Who wins the thermostat war in your bedroom? She thinks it’s too cold, he thinks it’s too hot and the bachelor thinks its ideal. But who is “right”? What is the best bedroom temperature for getting a great night’s sleep? You might be surprised to learn that getting a better night’s sleep is not entirely about your preference in room temperature. When it comes to room temperature and improving your quality of sleep, a cooler room wins.
Before you hot-blooded sleepers gleefully hand your partner a set of earmuffs, you should know there is relativity here. You want to think of your bedroom as a cave: dark, quiet and cool.
In an article on sleep disorders via WebMD, our internal body temperature drops to its lowest during our most restorative hours of sleep. The theory is to match the room temperature to this lowered body temperature. Sleep disorder experts support this theory, along with Stanford University professor, H. Craig Heller, who wrote a chapter on room temperature and sleep quality for a medical textbook.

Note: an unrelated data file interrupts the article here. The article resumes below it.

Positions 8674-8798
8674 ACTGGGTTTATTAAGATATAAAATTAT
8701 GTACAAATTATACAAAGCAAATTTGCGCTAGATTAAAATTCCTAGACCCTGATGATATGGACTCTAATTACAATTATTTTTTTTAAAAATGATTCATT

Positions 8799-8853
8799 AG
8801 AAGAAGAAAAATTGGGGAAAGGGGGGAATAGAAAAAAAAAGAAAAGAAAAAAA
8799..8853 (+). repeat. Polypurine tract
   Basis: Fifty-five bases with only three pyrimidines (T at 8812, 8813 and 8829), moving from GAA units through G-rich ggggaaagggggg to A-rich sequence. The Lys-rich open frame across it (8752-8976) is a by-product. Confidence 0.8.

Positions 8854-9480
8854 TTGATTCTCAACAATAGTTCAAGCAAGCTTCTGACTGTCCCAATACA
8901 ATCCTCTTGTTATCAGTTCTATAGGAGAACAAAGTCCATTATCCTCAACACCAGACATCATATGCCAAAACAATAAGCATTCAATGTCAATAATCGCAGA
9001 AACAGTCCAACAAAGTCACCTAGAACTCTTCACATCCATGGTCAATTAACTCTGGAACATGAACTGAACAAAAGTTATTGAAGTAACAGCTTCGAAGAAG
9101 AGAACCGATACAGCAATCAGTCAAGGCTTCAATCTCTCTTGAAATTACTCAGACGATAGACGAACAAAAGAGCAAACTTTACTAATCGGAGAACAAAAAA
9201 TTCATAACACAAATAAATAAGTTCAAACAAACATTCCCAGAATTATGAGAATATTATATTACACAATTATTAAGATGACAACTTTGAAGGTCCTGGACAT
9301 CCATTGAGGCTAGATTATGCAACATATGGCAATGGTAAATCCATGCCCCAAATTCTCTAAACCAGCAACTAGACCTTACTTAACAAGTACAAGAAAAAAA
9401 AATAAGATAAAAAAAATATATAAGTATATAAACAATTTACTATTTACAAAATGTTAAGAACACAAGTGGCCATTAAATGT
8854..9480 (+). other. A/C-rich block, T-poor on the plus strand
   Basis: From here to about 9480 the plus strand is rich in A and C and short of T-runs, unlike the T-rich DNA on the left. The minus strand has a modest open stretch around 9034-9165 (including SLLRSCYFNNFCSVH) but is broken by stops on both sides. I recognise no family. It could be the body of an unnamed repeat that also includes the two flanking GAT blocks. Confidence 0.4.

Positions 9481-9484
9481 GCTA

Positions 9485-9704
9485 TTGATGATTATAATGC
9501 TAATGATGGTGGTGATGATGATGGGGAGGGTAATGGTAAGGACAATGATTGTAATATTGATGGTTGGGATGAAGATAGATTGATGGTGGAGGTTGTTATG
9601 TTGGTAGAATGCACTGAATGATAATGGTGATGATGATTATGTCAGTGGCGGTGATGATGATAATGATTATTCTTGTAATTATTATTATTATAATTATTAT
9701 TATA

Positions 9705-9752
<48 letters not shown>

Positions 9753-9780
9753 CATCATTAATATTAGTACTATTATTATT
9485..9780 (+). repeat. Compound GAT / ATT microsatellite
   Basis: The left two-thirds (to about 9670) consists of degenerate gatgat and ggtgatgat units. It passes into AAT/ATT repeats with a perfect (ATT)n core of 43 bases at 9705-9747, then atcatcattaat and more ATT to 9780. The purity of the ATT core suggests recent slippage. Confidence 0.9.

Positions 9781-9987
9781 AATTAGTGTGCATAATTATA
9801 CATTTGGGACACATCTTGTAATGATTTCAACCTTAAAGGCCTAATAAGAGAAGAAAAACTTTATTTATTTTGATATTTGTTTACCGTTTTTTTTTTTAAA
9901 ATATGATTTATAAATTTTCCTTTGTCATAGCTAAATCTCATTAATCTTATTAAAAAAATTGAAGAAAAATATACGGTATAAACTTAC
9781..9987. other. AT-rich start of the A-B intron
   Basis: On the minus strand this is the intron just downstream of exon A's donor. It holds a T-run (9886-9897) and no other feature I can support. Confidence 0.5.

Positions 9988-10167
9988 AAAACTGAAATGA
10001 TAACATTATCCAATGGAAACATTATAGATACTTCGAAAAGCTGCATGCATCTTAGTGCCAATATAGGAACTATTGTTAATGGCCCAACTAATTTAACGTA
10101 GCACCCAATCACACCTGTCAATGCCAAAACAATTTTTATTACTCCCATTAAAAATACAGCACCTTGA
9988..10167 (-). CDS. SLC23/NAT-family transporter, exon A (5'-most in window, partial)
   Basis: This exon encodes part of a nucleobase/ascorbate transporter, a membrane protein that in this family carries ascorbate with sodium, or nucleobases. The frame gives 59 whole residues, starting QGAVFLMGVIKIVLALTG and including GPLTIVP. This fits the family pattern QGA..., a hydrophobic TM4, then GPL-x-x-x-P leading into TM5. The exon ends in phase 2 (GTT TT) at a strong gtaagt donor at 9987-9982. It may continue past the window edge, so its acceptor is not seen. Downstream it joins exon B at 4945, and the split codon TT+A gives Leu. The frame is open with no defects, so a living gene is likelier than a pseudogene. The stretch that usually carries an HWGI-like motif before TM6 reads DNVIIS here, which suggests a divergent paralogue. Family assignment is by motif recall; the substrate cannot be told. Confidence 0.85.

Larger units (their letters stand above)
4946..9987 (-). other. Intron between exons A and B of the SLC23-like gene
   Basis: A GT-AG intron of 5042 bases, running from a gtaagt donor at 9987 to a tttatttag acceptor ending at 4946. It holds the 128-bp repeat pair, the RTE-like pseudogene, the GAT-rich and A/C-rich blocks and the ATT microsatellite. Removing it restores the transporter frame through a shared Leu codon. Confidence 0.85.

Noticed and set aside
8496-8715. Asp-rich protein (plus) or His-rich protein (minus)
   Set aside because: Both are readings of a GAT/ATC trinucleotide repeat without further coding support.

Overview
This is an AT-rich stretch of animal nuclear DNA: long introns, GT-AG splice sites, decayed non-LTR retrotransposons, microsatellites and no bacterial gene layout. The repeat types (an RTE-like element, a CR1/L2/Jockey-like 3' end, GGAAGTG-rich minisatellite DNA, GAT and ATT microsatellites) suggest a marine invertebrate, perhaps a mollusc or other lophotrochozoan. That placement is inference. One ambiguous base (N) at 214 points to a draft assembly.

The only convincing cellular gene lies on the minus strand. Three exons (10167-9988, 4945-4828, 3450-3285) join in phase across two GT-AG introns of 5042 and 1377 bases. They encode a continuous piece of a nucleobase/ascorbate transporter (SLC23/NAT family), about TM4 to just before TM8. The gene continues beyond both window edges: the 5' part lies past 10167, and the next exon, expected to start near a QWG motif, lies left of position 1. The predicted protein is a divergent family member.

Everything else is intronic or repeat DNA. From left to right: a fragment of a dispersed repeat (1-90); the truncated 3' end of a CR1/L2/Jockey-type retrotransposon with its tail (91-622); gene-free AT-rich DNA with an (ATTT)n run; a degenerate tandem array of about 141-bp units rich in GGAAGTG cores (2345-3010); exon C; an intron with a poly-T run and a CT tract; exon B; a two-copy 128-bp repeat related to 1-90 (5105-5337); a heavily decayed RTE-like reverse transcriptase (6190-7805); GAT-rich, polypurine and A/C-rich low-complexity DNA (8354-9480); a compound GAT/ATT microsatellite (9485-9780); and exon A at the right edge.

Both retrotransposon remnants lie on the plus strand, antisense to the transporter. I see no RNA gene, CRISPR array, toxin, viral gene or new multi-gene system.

Dr. Heller explains,
“When you go to sleep, your set point for body temperature — the temperature your brain is trying to achieve — goes down. Think of it as the internal thermostat. That mild drop in body temperature induces sleep.”
Basically, if the room is too cold or too hot, the body struggles to achieve this set point. This struggle wakes us up to correct our internal temperature (via kicking off blankets to cool down, or bundling up to get warm).
Of course, there is no perfect degree for everyone across the board. You will have to find out which temperature works best for you and/or your bedmate, but a range of 65°-72° Fahrenheit is suggested as a starting point. Keep in mind, the room should be comfortably cool, dark and quiet to achieve this improved quality of sleep.